The World Championships is where she made her name. The World Championships is where he showed her big-game mentality. The World Championships is where she made her international breakthrough, winning bronze in her first and second appearances.

And it was fitting that PV Sindhu produced arguably her greatest performance at the World Championships.

On August 25 2019, Sindhu (not for the first time in her career) went where no Indian shuttler had gone before. She became the first Indian shuttler to be crowned world champion.

After her Rio 2016 silver, Sindhu had come close in 2017 and 2018 to becoming the world champion. In Glasgow, in a final that deserved no loser, she was second best to Nozomi Okuhara in a match that will be remembered for ages. In Nanjing, Carolina Marin was simply too good on the day of the final.

Third time was the charm for Sindhu, as she turned up big time in Basel. And how.

Despite not being in the best of form before the tournament, Sindhu dominated Pai Yu Po and Beiwen Zhang in her first two matches. Then came the superb turnaround against Tai Tzu Ying in the quarter-finals. Sindhu assured herself a fifth World Championship medal in six appearances with a semi-final berth, but she looked down and out in the opening game and was playing catch up in the first half of the second. She turned her fortunes around, though, to upset favourite Tai Tzu Ying 12-21, 23-21, 21-19 in 71 minutes of pulsating badminton.

Those were the first signs that something was special unfolding in Basel.

In the semi-final, it was a Chinese opponent in Chen Yufei. And Sindhu kept up her sensational record of not losing to a Chinese shuttler at the Worlds as she gave Chen Yufei a lesson in aggressive badminton with a 21-7, 21-14 semi-final win in just 40 minutes.

She was priming herself to deliver at the big stage.

And she did that and then some.

No one could have predicted what they witnessed on the day of the final in Basel. That Sunday, Sindhu was in a zone elite athletes only dream to achieve in their careers. She could not put a foot wrong if she wanted to. A final that, in sharp contrast to the marathon on 2017, was the equivalent of a 200m sprint: two sensationally short games that saw the Indian defeat her familiar rival Okuhara in just 37 minutes.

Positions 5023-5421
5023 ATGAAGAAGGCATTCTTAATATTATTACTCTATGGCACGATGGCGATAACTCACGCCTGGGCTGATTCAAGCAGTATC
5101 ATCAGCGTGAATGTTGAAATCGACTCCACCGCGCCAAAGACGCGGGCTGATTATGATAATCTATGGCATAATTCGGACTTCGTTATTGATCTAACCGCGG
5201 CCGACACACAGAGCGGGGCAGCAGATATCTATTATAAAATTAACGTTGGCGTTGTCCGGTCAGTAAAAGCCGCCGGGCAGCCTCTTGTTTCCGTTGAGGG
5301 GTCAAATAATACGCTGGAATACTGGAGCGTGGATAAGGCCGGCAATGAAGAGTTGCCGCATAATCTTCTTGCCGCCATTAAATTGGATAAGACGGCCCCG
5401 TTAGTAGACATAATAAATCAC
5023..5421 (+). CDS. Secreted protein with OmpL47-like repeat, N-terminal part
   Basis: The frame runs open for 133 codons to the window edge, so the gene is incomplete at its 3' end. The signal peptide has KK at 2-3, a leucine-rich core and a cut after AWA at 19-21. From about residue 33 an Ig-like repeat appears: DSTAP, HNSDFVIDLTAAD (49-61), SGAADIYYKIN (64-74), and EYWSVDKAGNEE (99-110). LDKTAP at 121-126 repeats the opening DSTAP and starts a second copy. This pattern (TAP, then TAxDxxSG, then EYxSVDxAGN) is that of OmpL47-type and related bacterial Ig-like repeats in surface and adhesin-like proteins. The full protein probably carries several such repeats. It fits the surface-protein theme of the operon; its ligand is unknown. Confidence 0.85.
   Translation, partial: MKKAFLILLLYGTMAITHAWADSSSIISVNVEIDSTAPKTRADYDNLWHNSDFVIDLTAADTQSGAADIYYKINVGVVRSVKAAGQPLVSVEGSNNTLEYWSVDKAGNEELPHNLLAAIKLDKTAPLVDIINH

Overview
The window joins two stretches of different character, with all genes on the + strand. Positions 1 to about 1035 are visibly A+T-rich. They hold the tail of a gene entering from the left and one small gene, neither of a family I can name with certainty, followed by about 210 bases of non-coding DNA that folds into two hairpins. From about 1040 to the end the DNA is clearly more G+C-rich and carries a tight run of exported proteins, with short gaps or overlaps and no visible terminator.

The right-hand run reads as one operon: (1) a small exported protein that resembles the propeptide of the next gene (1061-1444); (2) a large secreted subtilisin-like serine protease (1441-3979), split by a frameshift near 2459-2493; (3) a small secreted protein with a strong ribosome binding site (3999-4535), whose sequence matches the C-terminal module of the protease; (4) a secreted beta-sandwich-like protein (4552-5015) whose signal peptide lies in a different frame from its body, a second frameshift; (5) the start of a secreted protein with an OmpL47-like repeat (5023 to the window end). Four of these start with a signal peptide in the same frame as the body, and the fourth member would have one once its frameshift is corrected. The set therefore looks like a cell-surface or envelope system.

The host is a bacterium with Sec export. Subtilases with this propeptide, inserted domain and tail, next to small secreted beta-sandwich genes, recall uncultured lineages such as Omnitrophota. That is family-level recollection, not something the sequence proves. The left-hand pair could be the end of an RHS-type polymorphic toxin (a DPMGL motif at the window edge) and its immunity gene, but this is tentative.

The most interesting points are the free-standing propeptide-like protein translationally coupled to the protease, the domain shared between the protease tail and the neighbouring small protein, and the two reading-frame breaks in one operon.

The scoreline is still scarcely believable: 21-7, 21-7.

For someone who looks at that result years down the line, the first question would be: ‘was Okuhara injured? How on earth is that scoreline even possible otherwise?’ In reality, she was just blown away by a super aggressive Sindhu.

For coach Pullela Gopichand, the way Sindhu won the title made the occasion all the more special.

“I think, for me, this victory is big. I think ‘World Champion’ is a big thing. To actually win it the way she has makes it even better. Doubly proud. It draws a lot of respect from people across the world and definitely for us as a country... we have seen bronze, we have seen silver and its great to see the gold,” he had told Scroll.in from Basel.

“You need to aspire for more but once you get the result I think its time to celebrate whatever it is and start looking forward to the next one. I think this is a great victory, not only for Sindhu but for all of us who worked hard. We had won bronzes and the silvers but the question mark was when is the gold coming. For that reason at least, for that box to be ticked... this gold was important,” he had added.

Also read: PV Sindhu’s Basel 2019 triumph was a culmination of the physical, mental and technical changes she has made to her game

Indians who have won medal at badminton Worlds

Edition Host city Winner 
1983 Copenhagen Prakash Padukone (bronze)
2011 London Jwala Gutta and Ashwini Ponappa (bronze)
2013 Guangzhou PV Sindhu (bronze)
2014 Copenhagen PV Sindhu (bronze)
2015 Jakarta Saina Nehwal (silver)
2017 Glasgow Saina Nehwal (bronze)
2017 Glasgow PV Sindhu (silver)
2018 Nanjing PV Sindhu (silver)
2019 Basel Sai Praneeth (bronze)
2019 Basel PV Sindhu (gold)

“This is my answer to the people who have asked me questions over and over. I just wanted to answer with my racquet and with this win – that’s all,” Sindhu said after the final.

“I felt really bad after the first World Championships final and last year I was angry, I was sad. I went through all my emotions, asking ‘Sindhu, why can’t you get this one match?’ but today came and I told myself to play my game and not worry - and it worked out,” she added.

Indeed, for a 24-year-old to be world champion is a tremendous feat but the way she got there made it even more incredible. She answered some of the questions that were thrown at her (some merited, most ridiculous) in some style. In her style.

You can watch the highlights of the final here:

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